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My old 6 in pneumatic sander needs replaced, I want electric with dust collection.
You will NOT be happy! If you are set up for pneumatic and have used pneumatic, there is not a single electric sander on the planet that will make you happy. Heck, I even have every Festool sander made, and given to me for free, and I won't use them over my standard Dynabrades.
 

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Termite
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You will NOT be happy! If you are set up for pneumatic and have used pneumatic, there is not a single electric sander on the planet that will make you happy. Heck, I even have every Festool sander made, and given to me for free, and I won't use them over my standard Dynabrades.
Those of us who have use them know this , but he may have compressor problems or didn't have a good model sander and is ready to go electric.
 

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Cabinetmaker
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My old 6 in pneumatic sander needs replaced, I want electric with dust collection. 5 inch is OK, but what is with this velcro hook and loop sanding disk option? Aren't they expensive? Please suggest a brand and model for home shop use, any price.
If you decide to buy the DeWalt ROS, here’s a thought. To use up your existing non-hook/loop 6" pads, why not consider the 5" adaptor that I referred to earlier, providing it will adapt to the ROS model.

Make a circle/cut template from 3/8 or 1/2" stock. Cut a 5" square to start with, and make an “X” by drawing a line, corner to corner, to locate the center (you know the process). Drill a small hole in the center. Countersink the hole bottom, to accept a screw for a small lift knob. Then, cut out the circular disc template with a bandsaw. Attach a small knob handle to the center with a screw, and drill a small hole at the edge of the template for desired wall-hanging. You can use a thinner stock, but 3/8" minimum gives you extra thickness for the knob-handle screw’s countersink.

To use the template: With a cutting mat below, place the template over the face of disc (backing still attached). Centering isn’t important because you will have enough scrap excess, after trimming. With slight downward pressure applied, use a sharp utility knife to away the excess paper on the outside of the template. Results is a 5" ready-to-use sanding disc.

Sounds like a lot of work, but it may help to use your huge supply of unused sanding discs. I’d cut some up on days that you are waiting for finish drying-times – and store them until needed.

Sure hope this helps!

- Bob
 

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You will NOT be happy! If you are set up for pneumatic and have used pneumatic, there is not a single electric sander on the planet that will make you happy. Heck, I even have every Festool sander made, and given to me for free, and I won't use them over my standard Dynabrades.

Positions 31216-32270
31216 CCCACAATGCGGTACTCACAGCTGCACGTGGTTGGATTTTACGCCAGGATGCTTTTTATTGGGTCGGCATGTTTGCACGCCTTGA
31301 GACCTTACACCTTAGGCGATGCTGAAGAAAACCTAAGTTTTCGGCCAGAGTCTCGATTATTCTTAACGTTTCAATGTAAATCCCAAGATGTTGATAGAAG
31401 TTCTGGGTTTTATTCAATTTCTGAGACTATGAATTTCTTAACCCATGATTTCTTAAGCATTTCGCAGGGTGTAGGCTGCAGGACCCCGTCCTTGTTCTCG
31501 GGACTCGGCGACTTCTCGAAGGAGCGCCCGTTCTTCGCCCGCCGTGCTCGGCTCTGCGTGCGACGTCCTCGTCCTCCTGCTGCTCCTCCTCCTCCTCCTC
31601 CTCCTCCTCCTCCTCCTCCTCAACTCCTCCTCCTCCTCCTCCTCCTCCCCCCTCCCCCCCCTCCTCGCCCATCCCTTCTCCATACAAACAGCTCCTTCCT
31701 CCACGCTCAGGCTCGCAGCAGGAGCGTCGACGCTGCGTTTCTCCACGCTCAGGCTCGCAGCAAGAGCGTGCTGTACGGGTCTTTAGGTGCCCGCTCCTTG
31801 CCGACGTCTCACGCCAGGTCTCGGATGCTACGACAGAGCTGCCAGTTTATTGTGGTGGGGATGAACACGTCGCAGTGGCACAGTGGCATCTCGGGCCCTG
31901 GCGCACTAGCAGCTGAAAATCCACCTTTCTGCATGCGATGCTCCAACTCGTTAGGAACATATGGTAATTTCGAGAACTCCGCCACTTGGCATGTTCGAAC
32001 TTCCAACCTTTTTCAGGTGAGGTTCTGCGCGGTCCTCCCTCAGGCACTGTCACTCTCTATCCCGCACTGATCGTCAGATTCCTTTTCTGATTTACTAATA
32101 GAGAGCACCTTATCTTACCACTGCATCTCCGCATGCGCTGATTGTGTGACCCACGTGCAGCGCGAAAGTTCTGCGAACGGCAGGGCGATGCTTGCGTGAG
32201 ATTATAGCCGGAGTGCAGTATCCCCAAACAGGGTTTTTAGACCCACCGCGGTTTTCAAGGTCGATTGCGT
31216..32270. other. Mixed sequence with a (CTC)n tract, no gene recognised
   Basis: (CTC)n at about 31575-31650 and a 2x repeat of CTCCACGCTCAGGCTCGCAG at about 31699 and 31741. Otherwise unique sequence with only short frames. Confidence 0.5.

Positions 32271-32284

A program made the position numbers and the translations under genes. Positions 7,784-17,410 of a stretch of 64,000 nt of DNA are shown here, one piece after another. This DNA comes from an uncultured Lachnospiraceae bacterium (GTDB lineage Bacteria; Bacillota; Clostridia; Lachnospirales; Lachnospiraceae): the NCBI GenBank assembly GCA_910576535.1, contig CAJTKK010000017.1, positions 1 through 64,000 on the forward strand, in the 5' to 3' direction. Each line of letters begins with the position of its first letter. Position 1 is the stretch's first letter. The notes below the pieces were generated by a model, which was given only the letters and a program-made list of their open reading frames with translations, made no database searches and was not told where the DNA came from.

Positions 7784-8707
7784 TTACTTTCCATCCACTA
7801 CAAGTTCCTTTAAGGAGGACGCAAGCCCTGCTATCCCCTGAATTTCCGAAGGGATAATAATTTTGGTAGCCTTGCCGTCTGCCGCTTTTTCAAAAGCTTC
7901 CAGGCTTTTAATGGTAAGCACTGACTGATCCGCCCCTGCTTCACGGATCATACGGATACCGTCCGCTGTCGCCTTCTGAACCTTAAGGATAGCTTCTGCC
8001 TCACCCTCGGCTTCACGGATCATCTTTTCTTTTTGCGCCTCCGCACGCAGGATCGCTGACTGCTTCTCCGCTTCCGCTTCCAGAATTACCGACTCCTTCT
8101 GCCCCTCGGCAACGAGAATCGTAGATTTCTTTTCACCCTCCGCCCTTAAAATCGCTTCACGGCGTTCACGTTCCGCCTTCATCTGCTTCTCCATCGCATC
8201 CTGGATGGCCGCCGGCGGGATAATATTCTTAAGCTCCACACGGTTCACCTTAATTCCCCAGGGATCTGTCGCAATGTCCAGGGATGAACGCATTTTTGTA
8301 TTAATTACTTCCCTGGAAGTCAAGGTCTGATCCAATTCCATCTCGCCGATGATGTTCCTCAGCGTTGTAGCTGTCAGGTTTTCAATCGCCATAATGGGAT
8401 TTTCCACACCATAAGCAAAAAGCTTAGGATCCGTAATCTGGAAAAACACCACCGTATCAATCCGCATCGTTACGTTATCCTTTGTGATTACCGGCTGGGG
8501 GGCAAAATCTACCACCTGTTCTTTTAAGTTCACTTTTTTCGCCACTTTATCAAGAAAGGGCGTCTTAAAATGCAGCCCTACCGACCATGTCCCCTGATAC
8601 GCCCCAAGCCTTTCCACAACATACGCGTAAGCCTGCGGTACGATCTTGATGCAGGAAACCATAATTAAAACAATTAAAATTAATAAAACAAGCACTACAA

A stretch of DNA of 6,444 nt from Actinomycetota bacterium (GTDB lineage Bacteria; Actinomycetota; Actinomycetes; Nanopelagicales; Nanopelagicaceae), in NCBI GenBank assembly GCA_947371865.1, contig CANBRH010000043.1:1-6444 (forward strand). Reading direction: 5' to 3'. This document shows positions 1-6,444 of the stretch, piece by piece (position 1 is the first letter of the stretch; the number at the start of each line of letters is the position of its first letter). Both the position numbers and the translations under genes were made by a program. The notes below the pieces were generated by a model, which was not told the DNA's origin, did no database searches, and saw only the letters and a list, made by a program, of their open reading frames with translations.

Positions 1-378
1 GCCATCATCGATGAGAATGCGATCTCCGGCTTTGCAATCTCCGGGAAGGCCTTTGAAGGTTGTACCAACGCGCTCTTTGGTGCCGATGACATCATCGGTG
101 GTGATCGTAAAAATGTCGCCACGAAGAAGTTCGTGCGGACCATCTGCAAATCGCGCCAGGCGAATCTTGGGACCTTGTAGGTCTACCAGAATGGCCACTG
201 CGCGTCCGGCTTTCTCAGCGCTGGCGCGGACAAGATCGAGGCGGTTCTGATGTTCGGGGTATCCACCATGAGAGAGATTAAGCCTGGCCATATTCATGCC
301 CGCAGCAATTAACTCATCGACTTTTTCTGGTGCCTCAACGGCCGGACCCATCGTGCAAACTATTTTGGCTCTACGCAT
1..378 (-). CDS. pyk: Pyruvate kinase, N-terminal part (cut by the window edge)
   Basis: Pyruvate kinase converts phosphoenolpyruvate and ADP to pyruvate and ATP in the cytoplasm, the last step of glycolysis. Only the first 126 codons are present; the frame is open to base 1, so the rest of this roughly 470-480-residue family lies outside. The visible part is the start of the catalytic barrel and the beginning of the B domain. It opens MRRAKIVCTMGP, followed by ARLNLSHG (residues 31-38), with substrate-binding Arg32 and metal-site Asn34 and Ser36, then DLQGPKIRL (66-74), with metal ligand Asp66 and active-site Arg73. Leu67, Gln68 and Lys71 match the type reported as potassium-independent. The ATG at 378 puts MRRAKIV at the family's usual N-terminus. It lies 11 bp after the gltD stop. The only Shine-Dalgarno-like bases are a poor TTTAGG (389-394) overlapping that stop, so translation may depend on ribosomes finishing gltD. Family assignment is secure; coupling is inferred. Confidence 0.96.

I sorta agree. I have a National Detroit sander that will out sand most any sander, but it makes the shop a disaster. Zero dust collection!
 

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I'm currently using a Hyper Tough sander from Walmart. It is dirt cheap and does a good job sanding. It's just a little uncomfortable to operate. It's a little too tall and the top is a little too big for my hands. I used to use a Porter Cable Quicksand. I really liked that sander but they quit making them.
 

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I have had the Bosch GEX33-6N (6”) for about 20-years and it remains a fantastic tool. It has very good dust collection (must use perforated discs for this to work), has adjustable speed, and is DA. I also have a Bosch 3x21 belt sander, and the DA can be almost as aggressive as the belt sander, but easier to control and generally yields a better result due to the wider 6” pad. It is a beast of a sander.

The perforated discs last much longer than non-perforated ones because the dust gets sucked away and the airflow helps keep the grit cooler and therefore last longer. You may be able to find or make a PSA platen with the 6-hole pattern in it (copy the Velcro one by drilling holes in the PSA one), and then you’d be all set. The trick is that you would need make yourself a jig to punch the 6 holes in each sanding disc — my Makita palm sander has a metal plate with 4 spikes on it that align with the holes in the platen for punching the sanding paper.
 

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I own two Bosch sanders and both are outstanding. I've used the inexpensive ROS20VSK for many years now and it's great for smaller projects and if you need a light weight sander. I recently picked up the Bosch GET75-6N which I call "the beast". There is a switch on it to change it from random orbital to direct drive rotation which really removes material fast. Both sanders when hooked up to my 14 gallon ridgid vacuum have incredible dust collection with Mirka Autonet discs. The GET75-6N has many reviews placing it above many festool sanders costing 2-3x more.
 

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I've owned a Mirka Ceros and highly prefer it over an air Dynabrade. They sand about the same but the Ceros is much easier to handle. Unfortunately they discontinued the Ceros because it had a transformer block and people didn't like that. Now the replacement is the Deros and it's the same sander but it's bigger than the Ceros. More clunky in my opinion. It's been going for more than 5 years and sanding is the bane of my existence. So I do a lot of sanding.

I would get the Deros if my Ceros crapped out.
 
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